Florida A&M University’s Army ROTC “Rattler Battalion” participated in the 2015 Ranger Challenge in Camp Blanding, Fla. Jan. 22.
The Ranger Challenge was a two-day event, with several ROTC teams from Florida, Georgia and Puerto Rico to complete military-related tasks, such as knot tying, obstacle course completing and cross country-like distance hiking. It is considered to be a valuable training tool for ROTC Army students.
Two of the 10 FAMU teams earned the coveted Ranger Challenge Streamer and the Ranger Challenge Tab.
Cadet Cpt. Brooke M. Hollaway, a senior healthcare professional from Saint Petersburg, Fla., and captain of one of the FAMU Ranger Challenge teams said she participated in the challenge for health benefits.
“I decided to sign up personally because the workouts are more intense. With more intense workouts you get better results,” Hollaway said. “You also learn different crafts that everyone does not generally know i.e Rope Bridge or things of the nature.”
Hollaway also shared why she decided to be a captain. Last year, she participated in the Ranger Challenge as a team alternative.
“We have a system called chain of command,” Hollaway said. “Somebody else in command got injured, so I fell in command next, and served to the best of my abilities. My drive and the fact that I’m outgoing helped me push the team as a captain. I didn’t volunteer but I made a commitment and stuck with it.”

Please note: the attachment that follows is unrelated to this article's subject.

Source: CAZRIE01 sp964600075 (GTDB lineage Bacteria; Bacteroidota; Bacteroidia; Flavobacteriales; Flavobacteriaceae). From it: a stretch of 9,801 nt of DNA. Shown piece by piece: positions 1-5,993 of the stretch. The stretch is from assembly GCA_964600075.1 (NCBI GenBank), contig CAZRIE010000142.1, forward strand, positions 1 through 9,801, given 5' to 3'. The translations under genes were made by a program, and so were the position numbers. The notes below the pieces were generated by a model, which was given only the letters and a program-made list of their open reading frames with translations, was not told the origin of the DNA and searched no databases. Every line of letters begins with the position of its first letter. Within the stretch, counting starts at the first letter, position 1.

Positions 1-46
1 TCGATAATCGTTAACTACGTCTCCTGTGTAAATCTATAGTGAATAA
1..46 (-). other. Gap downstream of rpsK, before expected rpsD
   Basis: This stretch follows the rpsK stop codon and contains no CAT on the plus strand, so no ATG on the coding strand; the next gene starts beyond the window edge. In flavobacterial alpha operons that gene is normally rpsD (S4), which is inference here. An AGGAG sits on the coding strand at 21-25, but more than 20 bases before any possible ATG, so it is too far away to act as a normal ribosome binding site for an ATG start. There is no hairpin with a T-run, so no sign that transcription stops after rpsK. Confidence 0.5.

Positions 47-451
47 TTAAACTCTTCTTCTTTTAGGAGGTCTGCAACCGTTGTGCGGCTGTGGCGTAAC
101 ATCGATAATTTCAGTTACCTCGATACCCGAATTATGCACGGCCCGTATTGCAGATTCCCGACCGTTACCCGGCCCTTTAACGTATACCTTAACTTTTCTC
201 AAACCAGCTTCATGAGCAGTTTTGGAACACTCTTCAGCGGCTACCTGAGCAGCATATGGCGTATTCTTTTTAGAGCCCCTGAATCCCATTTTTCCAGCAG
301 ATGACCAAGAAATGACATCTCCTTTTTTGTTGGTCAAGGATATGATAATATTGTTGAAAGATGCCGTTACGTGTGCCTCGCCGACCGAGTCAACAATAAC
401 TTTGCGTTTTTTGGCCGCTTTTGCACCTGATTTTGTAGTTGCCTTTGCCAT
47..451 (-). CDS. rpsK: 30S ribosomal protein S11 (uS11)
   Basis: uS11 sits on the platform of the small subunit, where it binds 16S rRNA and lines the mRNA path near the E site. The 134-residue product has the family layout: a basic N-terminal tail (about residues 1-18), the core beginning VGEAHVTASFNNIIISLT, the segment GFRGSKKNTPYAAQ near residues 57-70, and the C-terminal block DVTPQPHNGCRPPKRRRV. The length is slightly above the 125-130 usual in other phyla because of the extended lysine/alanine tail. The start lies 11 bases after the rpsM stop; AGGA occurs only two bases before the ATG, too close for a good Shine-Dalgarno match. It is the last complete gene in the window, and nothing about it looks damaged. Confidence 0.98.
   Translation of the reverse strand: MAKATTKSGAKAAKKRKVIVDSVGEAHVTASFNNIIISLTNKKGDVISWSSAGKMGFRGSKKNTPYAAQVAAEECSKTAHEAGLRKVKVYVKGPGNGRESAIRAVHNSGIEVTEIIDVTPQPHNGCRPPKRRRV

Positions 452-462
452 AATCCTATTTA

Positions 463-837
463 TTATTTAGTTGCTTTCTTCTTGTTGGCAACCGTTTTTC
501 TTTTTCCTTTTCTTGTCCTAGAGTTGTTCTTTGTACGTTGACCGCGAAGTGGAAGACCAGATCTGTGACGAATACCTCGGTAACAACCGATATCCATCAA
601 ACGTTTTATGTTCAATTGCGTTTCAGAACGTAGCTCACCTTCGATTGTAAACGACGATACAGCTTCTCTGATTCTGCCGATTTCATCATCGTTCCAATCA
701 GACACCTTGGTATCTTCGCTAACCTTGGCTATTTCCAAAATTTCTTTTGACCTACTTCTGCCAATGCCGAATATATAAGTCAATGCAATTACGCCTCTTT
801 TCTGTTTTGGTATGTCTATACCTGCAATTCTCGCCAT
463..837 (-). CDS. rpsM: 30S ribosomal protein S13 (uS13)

Cadet Terrance Stewart, a senior pre-physical therapy student from Zephyrhills, Fla., said that there is a large Historically Black College and University presence at the Ranger Challenge, but the larger school with a huge cadet core commitment are the teams to beat.
“It’s an accomplishment to make it through the competition, but not just because we are from an HBCU,” Stewart said. “There are plenty of teams that come from Black colleges and universities and we embrace them. But it’s a challenge to get out there and compete with all of the larger schools that do this and frequently win.”
Stewart said students should join Army ROTC to serve the U.S.
“Most people join for monetary benefits, but it is a large commitment. You have to wake up early and you have to work out, which is normal for some” Stewart said. “But the main reason to join is to serve. If you come for any other reason you will not last.”
Hollaway said ROTC makes students more productive.
“You get to do more as a student,” Hollaway said. “You get to travel. We’ve both been out of the country. You become more active in your community. We’re called to serve in this battalion, and we help the school out in various ways. You’re responsible for more which in return makes you a more proactive student.”
Faculty and staff were unable to assist the cadets during the challenge. Hollaway said that the condition may have helped them.
“It gave us a chance as leaders to be adaptive leaders like they train us to do,” Hollaway said. “They want us to be critical thinkers, thinking on our feet. We don’t need that outside help from our commanders all of the time. But, for them to be there for support and motive did help us a lot.”
Aaron Wright, a junior psychology student from Miami, congratulated the batallion for its accomplishment.
“I always see them at every event here from convocation to football games, which is a good thing because they stay connected to the school in their own way,” Wright said. “But, I didn’t know they did these long extensive Amazing Race like challenges. Congratulations to those boys. I am proud of them.”